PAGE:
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Wisconsin Farmers' Institutes / Wisconsin Farmers' Institutes : a hand-book of agriculture
Bulletin No. 11 (1897)

Curtiss, C. F.
Sheep feeding experiments,   pp. 122-132 PDF (3.1 MB)


Page 128


123  WIS CONSIN  FAUUES' ll~S'1  - -
WISCONisiN FA18V rNVIrlUIlL
time you would be placed under the refits of the tess of all these various
necessity of buying these fertilizers breeds, representing ten lambs each.
and when you do it, it will cost you It will not be necessary for me to take
about $400 for every $1,000 worth of the time to read it.
grain that you take from the farm    You see the Cotswolds made a little
For $1,000 worth of sheep at the price the best record in that edxpelMit
prevailing today, you only sell about and we have gone over the same
groun  again -uiu  urn -a.  wu.
$50 worth of matter that is of any
value as a fertilizing agent on your
form These are conditions which ex-
ist, making it strikingly important
and essential to finish our products
and send them to market in a con-
densed form and keep the greatest
amount of matter that is of value upon
the farm.
Further Advantages of Growing
Xutton.
Another phase, the sheep is not
given the consideration as a corn con-
denser, and a freight condenser, and a
condenser of other farm products, that
it is entitled to. You ship $1,000
worth of wool to Chicago today for
about $75. Go down here to your rail-
road station and load up $1,000 worth
of grain to ship to Chicago, and they
will charge you $500 to get it there.
When we get down in Iowa the farmer
takes $1,000 worth of grain to market
and the railroad charges him an even
$1,000 more to put it down in the mar-
ket. We need to condense our freight
charges, need to condense the products
at home, send abroad the things we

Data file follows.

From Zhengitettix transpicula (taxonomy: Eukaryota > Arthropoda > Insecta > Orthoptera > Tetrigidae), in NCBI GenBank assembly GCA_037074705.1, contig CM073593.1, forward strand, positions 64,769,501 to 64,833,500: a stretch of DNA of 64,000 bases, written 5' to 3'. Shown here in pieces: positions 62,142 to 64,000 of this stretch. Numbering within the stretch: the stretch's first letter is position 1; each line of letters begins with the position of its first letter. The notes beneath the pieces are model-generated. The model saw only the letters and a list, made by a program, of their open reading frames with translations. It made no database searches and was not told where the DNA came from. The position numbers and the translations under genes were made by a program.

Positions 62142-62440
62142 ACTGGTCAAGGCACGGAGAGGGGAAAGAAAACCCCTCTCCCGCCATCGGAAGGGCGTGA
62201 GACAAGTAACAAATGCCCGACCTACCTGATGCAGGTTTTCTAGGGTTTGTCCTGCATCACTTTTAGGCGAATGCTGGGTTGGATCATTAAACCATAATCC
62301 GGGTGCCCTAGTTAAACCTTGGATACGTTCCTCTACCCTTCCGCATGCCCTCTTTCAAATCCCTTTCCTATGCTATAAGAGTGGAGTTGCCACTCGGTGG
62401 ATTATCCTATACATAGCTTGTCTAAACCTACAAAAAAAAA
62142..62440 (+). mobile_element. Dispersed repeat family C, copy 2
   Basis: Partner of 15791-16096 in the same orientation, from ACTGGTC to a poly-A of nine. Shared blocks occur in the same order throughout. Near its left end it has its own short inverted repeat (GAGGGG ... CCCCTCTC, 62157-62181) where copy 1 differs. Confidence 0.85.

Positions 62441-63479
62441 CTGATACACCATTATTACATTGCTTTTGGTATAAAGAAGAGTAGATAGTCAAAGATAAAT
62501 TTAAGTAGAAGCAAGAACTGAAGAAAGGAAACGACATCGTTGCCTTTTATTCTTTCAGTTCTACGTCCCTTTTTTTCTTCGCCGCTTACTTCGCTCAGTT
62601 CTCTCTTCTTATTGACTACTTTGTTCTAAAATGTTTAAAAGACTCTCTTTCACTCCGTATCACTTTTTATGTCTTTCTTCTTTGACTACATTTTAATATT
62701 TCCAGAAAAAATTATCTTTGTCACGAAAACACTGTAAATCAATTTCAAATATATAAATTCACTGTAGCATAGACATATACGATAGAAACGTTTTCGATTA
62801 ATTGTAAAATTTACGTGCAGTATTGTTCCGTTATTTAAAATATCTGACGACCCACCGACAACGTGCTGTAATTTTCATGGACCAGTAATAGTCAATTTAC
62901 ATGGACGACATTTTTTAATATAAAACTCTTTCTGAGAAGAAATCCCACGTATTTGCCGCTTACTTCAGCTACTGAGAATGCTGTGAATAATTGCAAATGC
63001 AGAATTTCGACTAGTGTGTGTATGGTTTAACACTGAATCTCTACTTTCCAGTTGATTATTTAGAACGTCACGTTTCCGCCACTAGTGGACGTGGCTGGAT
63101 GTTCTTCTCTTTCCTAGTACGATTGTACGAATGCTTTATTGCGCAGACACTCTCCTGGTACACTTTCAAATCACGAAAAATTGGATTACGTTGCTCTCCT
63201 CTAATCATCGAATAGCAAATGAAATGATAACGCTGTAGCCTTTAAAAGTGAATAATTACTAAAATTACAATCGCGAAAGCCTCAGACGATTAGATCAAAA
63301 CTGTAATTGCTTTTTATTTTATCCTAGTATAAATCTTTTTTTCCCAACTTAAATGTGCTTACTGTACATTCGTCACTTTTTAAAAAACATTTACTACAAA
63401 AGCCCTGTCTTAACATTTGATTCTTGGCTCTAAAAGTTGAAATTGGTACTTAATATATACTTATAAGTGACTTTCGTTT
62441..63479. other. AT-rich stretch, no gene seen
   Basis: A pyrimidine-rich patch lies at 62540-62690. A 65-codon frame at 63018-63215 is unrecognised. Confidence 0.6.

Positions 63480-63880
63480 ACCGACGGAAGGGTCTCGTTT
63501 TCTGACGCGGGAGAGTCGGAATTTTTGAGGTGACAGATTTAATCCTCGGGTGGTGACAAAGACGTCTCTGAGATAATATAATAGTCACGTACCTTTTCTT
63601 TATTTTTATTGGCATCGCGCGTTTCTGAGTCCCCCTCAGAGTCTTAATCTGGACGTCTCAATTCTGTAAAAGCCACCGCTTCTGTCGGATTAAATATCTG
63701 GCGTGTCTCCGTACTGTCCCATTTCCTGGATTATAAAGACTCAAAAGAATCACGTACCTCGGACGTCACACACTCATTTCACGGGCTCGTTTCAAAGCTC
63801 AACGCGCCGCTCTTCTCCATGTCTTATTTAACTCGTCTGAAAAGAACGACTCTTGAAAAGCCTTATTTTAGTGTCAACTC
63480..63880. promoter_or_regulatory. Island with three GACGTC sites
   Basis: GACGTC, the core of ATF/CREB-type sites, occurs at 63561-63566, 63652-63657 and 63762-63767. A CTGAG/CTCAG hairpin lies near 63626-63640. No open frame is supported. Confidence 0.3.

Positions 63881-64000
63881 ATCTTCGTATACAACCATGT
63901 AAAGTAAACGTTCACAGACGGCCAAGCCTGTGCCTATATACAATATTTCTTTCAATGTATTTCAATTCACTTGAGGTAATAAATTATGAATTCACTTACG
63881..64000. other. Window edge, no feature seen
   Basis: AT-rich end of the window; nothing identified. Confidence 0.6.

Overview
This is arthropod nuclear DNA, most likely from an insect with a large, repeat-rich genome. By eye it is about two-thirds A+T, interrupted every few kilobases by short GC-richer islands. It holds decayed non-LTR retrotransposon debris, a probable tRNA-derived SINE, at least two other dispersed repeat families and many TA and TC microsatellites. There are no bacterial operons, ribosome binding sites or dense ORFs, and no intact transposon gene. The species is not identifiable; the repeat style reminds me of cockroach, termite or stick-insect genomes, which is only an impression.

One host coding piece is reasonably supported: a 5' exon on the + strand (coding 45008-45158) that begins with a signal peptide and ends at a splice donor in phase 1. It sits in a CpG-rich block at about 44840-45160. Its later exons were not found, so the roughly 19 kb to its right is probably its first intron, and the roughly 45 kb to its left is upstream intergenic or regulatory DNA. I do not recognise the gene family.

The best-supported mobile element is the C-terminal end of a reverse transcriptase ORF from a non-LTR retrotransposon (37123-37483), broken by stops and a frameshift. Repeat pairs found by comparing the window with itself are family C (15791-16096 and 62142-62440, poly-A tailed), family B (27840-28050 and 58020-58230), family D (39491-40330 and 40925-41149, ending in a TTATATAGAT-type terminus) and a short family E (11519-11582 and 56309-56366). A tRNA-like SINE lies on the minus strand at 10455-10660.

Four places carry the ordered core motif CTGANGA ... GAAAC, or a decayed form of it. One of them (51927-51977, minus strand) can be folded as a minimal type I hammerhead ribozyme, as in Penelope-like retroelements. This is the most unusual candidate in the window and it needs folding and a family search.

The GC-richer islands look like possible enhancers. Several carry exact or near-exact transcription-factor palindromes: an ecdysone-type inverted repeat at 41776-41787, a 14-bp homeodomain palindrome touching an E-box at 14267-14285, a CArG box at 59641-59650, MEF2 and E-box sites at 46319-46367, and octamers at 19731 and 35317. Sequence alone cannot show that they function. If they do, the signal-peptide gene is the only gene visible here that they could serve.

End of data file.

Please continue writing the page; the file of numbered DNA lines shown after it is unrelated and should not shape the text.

do not want. You Wisconsin people
are ahead of us a good deal because
you can sell $1,000 worth of butter and
not sell 50 cents worth of fertilizing
material off your farms. Gentlemen,
the time is coming when we are going
to make our own beet sugar and save
a great deal of the money that is now
going out of this country. We have
been paying Canada during the past
five years nearly a million dollars for
mutton, and yet they pay 20 per cent
for getting those sheep over the bor-
ders. You might just as well be mak-
ing that mutton here and making a
profit on it, as well as your sugar.
T have herea dt dAiled remora of the
ground again durijas te-4 P381 orae,
duplicating the experiment in every
respect and adding one or two addi-
tionai feature.
All of this wool was rated by experts
who knew nothing about the breeds;
it was carefully marked without any
breed names attached to the labels,
and appraised on its value on the mar-
ket.
Stay by the Sheep.
I think that these are some of the
reasons why the sheep business ought
to be established upon a more perma-
nent foundation than it is. I believe
there is no reason why the agricul-
tural lards of Wisconsin will not pro-
duce mutton of the highest quality
and at comparatively low cost. There
is no reason why we should not be
producing mutton, not only for our
home markets, instead of allowing it
to be supplied by the Canadians over
there, but we should produce mutton
for export and we should also produce
wcol to the extent of our home de-
mand. We paid $30,000,010 last year
for wool brought into this country,
wool that we might just as well have
produced here at home. We have all
the advantages that will enable us to
conserve the fertility of our soil and
make our land worth more, enable us
to condense our freight products, and
supply the home market
DISMUISION.
Question-Is lowland good for
sheep?
Prof. Curtiss-As a rule it is not.
Breeds vary In that respect; the Cots-
wolds and some others are breeds bet-
ter adapted to the lowlands than the
medium sized and smaller ones, and
II
in
M
let By
I


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